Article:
Despite our frequent disapproval of newsletters, we understand that there is a certain need to maintain regular contact with users, even if they’re not constantly engaging. We know how hard it is to give up cold turkey, though, so one of the main goals of assembling our How to Email Like a Startup guide has always been to highlight and elaborate on great alternatives to the newsletter. So as we were putting together our most recent chapter on the best emails for user retention, we met with our friend Andrea over at 8tracks, to talk about what they did when they got rid of their monthly newsletter.
One really important thing that Andrea mentioned at the outset was that the newsletter was already being outperformed by almost every other type of email they were sending. This is not uncommon and totally in line with our own findings but, crucially, when they asked themselves, “How do we get people to read the newsletter?”, one of the proposed answers was “Make it… not a newsletter.”
The eventual form the solution took was the weekly digest. On its face, it sounds a bit like a newsletter but when you dig a bit deeper it actually has a really interesting, dynamic core. Realizing that they still had all this useful user data that was generating their much more effective emails, they came up with a hierarchy of possible content for the digest:
1) Personal recommendations based on past activity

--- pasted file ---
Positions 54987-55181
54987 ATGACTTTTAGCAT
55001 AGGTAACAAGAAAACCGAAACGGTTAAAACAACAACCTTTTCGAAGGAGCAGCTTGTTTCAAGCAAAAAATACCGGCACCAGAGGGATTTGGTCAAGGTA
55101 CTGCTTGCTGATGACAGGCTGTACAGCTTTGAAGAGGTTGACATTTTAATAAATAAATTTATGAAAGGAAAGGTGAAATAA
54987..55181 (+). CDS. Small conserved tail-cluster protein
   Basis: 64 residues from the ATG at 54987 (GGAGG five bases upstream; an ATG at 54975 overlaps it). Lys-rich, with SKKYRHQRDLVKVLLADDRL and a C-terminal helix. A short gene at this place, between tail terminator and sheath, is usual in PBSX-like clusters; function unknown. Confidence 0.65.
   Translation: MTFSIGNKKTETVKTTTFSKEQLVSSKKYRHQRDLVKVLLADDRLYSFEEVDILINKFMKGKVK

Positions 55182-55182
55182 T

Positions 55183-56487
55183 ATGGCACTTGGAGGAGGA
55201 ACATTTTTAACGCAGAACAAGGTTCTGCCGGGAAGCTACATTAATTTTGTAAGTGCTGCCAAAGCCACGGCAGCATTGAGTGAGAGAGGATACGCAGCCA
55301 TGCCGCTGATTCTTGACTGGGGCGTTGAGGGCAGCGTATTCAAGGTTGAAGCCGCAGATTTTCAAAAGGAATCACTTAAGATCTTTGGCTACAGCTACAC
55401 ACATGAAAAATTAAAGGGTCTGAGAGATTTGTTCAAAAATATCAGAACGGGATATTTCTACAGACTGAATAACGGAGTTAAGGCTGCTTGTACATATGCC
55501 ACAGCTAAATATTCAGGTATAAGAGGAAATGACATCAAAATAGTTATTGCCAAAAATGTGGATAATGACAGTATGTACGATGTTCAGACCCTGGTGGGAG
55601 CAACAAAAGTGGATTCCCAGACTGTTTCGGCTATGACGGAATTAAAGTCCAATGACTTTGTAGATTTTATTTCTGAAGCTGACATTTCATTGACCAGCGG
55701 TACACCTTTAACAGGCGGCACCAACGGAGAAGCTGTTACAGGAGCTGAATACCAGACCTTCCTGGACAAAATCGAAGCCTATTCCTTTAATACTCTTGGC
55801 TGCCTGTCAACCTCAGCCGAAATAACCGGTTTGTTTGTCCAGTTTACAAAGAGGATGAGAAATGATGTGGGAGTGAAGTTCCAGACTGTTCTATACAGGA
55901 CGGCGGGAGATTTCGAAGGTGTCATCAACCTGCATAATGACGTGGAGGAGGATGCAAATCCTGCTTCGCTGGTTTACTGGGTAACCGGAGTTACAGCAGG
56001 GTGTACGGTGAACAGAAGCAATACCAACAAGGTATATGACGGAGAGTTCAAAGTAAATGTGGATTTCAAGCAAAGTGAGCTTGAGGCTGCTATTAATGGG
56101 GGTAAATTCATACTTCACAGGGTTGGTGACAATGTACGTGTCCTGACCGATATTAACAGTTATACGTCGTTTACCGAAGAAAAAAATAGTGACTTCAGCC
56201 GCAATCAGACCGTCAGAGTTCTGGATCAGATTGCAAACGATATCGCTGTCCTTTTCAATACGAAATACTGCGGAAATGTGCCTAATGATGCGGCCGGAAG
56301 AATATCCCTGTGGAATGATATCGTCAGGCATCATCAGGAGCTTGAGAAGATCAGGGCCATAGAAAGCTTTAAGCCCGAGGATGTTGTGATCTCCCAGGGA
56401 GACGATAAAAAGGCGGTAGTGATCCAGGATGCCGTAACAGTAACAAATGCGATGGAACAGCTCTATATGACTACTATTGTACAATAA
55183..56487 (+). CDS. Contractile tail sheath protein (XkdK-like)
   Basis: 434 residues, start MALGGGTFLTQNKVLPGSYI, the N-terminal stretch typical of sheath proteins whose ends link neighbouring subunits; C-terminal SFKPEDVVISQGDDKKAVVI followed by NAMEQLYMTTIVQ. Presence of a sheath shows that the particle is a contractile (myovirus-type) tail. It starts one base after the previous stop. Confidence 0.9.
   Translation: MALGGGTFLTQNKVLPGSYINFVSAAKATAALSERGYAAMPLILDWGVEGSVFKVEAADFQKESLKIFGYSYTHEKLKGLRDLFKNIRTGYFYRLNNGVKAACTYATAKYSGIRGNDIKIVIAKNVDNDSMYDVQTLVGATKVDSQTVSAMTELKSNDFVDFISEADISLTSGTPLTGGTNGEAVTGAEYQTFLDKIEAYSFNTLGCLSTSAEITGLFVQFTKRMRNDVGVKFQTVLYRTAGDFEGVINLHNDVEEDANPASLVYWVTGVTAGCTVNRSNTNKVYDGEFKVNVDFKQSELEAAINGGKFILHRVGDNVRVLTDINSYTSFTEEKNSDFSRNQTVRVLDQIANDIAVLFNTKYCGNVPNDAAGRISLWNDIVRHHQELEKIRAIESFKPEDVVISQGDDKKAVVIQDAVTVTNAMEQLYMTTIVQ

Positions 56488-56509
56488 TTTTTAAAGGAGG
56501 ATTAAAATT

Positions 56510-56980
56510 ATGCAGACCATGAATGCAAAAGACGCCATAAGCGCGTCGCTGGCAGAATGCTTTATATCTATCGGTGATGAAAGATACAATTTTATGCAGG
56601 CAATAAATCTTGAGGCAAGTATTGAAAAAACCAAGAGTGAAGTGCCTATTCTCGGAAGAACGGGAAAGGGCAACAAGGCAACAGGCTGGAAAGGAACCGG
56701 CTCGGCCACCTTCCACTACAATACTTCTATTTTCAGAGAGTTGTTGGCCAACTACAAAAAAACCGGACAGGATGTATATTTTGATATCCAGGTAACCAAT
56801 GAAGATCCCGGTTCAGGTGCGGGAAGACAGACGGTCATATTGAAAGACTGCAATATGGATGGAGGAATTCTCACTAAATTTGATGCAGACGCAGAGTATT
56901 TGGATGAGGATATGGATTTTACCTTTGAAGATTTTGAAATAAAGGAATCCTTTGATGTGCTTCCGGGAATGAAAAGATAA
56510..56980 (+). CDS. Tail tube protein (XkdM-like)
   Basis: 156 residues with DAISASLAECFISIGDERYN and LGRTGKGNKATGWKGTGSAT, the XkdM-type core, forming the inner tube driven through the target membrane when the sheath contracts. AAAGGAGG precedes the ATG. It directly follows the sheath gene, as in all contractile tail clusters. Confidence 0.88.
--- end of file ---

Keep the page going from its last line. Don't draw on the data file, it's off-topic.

2) Popular recommendations from their friend network
3) Curated staff picks
4) Overall popular content
This meant that depending on how much usage data they had for each given user, they could scale the level of recommendations provided. I think my favorite thing about this plan is that it subtly reinforces the value of spending more time using 8tracks. As they learn your tastes and your network grows, your weekly digest will drift farther away from what’s hot right now and more towards what you might really like.
The same ideas can be expanded into your own product, even if you’re not content focused. The key is to think about what usage information you have on your users – what do you know about your relationship that could improve the process by which you choose what to send them.
If you’re realizing right now that you haven’t really considered the value your newsletter provides to the users receiving it, we’re not going to call you out, just think on it. And if you need more ideas for what to do after you kill your newsletter, you can check out our How to Send Email Like a Startup guide.